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Allow Your Investments To Divide And Conquer

Allow Your Investments To Divide And Conquer

Diversification is key to earning better rewards and balancing market fluctuations.

Don’t put your eggs in one basket, goes the old saying. If the basket slips, your prized possessions will tumble towards a messy, yolky end. Never has this been truer than when investing for your future.

Solid investment strategies include diversification. Essentially, this means introducing variety, and making sure that you’ve put your hard-earned savings into more than one economic sector.

David Denton-Cardew, deputy head of Middle East Proposition at Zurich International Life says: “People often ask me which market I think will perform best over the coming months, but rather than focusing on the next ‘hot’ investment area, investors should diversify across asset classes and geographic regions, as this will reduce their portfolio risk and enhance their long-term potential for investment return.”

There are three strong reasons why diversification is essential for sound investments. The first deals with buffering against market fluctuations.

Let’s assume that you’ve been saving a while and have decided to invest in real estate – say a holiday home in Lisbon. The idea is that this asset will generate rental income from holidaymakers or tenants. Not only will you get the rent proceeds but you should also benefit from the market value of the asset if you should decide to sell it in the future.

So far so good. But let’s now assume you’ve now made some more money, and so you decide to buy a second holiday home, also in Lisbon. While this might appear to be sound – after all, you say, the first property is working out well. Not so. The concern here is that any extraneous factor that affects the price and performance of your first house will also hit the second. A volcanic ash cloud or terrorist threats could reduce tourist traffic, making it harder to rent your property out. A job market slump could mean your local tenants approach you to negotiate lower rents. House prices could plummet due to market movements. So, not only would you not be able to rent out your house at preferred rates but selling it in the middle of a downturn means you would lose out on possible returns.

The second driver of market diversification comes from the relationship between reward and risk. In global markets, the riskier the investment, the bigger the potential for reward. One of the safest investments is to put your money in a bank. The only trouble is that the investment’s risk-free nature means your returns are going to be minimal. In fact, bank interest rates are usually calibrated to only cover the effects of inflation, and sometimes not even that. For instance $5 stuck in a savings account in 1987 would give only give you the equivalent in terms of spending power come 2017. It won’t make you better off in real terms because the $30 you have in 2017 will only buy what $5 did back in 1987.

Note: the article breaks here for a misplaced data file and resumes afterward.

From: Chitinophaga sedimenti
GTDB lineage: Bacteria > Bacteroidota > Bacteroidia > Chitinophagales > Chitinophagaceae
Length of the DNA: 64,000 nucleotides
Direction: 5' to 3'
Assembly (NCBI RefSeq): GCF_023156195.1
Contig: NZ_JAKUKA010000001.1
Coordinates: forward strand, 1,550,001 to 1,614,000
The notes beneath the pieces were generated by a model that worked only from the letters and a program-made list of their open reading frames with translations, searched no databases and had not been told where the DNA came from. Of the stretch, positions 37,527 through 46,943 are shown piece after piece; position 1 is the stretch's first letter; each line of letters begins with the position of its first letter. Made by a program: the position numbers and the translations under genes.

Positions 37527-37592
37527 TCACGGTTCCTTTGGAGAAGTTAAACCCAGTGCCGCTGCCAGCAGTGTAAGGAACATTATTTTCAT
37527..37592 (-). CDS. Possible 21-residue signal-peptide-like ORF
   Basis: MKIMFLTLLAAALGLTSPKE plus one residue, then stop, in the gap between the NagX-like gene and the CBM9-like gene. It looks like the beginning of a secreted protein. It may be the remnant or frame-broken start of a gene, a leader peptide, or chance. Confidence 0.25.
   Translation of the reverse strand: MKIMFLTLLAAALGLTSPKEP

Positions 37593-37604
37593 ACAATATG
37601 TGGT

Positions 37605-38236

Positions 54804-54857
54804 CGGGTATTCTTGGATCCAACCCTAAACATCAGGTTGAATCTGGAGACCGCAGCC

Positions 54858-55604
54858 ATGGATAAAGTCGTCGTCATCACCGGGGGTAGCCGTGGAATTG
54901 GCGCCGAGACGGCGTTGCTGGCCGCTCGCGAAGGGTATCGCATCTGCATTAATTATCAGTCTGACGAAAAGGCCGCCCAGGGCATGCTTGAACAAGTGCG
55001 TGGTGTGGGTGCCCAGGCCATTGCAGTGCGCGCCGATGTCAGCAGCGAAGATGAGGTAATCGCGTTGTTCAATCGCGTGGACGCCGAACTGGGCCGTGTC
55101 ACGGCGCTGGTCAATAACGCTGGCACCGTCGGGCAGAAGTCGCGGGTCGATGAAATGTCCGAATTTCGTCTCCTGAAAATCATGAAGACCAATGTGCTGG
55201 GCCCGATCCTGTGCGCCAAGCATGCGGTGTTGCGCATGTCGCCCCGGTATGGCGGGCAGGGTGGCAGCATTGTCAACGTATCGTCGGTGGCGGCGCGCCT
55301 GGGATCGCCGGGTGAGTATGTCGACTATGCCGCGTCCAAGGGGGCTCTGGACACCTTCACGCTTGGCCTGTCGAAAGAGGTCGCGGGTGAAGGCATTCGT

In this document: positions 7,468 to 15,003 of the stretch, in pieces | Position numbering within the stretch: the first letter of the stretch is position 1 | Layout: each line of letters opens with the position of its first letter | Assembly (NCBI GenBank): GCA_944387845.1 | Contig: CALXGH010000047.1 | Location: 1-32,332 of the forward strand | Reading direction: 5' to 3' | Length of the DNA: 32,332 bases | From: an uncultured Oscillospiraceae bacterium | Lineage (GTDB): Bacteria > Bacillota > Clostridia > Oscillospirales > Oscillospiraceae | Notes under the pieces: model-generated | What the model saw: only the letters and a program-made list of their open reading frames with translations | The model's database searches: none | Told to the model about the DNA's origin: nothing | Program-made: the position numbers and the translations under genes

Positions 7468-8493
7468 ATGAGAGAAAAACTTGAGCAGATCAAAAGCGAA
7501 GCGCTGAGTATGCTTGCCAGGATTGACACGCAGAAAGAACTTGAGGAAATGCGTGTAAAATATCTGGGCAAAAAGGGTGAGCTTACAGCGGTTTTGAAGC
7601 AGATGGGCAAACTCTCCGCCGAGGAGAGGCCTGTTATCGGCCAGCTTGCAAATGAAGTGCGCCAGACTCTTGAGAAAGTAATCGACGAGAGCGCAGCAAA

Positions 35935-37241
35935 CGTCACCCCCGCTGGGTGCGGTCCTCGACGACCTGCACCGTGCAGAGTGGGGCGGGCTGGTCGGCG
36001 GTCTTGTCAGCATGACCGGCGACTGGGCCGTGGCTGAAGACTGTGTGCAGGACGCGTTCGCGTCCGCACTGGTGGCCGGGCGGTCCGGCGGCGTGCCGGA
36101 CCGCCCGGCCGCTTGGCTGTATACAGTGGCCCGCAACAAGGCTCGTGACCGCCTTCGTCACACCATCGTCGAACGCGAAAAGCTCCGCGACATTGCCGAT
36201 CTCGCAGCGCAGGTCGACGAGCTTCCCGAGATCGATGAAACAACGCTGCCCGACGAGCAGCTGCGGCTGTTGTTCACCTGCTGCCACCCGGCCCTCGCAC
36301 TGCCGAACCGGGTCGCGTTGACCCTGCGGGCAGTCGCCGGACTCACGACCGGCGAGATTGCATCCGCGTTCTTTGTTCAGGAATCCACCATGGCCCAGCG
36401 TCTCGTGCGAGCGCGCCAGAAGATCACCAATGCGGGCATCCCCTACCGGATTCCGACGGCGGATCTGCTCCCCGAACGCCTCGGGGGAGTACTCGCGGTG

In order to grow your portfolio of investments, you will want to mix them up to centre a balanced portfolio. Depending on how risk averse you are, you’ll want to categorise your portfolio into safe investments that generate smaller returns and riskier investments that offer higher yields. For instance, safe government bonds can supplement fixed deposit accounts. A percentage of your portfolio can be directed towards more volatile investments such as stocks and futures.

The third driver of diversification is the need for liquidity. Most people invest to have money for future costs – such as college funds for the kids. If all your money is locked up in immobile assets such as real estate, you might find it difficult to liquidate at the right time. Market conditions might not be right. Turning your asset into cash might take time, and there might be overheads and hidden costs. It’s a good idea to diversify your portfolio to include some assets that can be liquidated easily – such as fixed deposits – so you can access ready money if you should need to.

But beware of false diversification: sticking your eggs in a couple of baskets that at first glance might appear unrelated, but are actually affected by the same market forces.

Say, for instance, that you’ve bought an apartment in Dubai. You might decide for your next investment to buy into a supermarket in Jebel Ali. Real estate and retail have no link, right? Wrong. If a slump were to hit the real estate market, you’d lose rental returns and the price of your base asset would depreciate. That much is obvious. But your supermarket might not be safe either. Jebel Ali is where most of the labour camps are, and chances are that construction workers make up most of your clientele. A real estate slump might mean a halt in construction activity, which in turn would result in an exodus of manpower. Your supermarket would lose its customers, and you’d lose revenue. This isn’t a made-up example. Such hidden correlations came to stark light in the economic crash of 2008, where a host of ancillary businesses were affected by a fall in real estate activity.

Diversify. But above all, don’t panic. Most sound investments appreciate in the long-term. Your stocks and real estate will almost invariably be worth a lot more in 20 years – as long as you have the patience to stick it out. Inflationary and recessionary market cycles have a five-year duration, but a sound investment will be around a lot longer.


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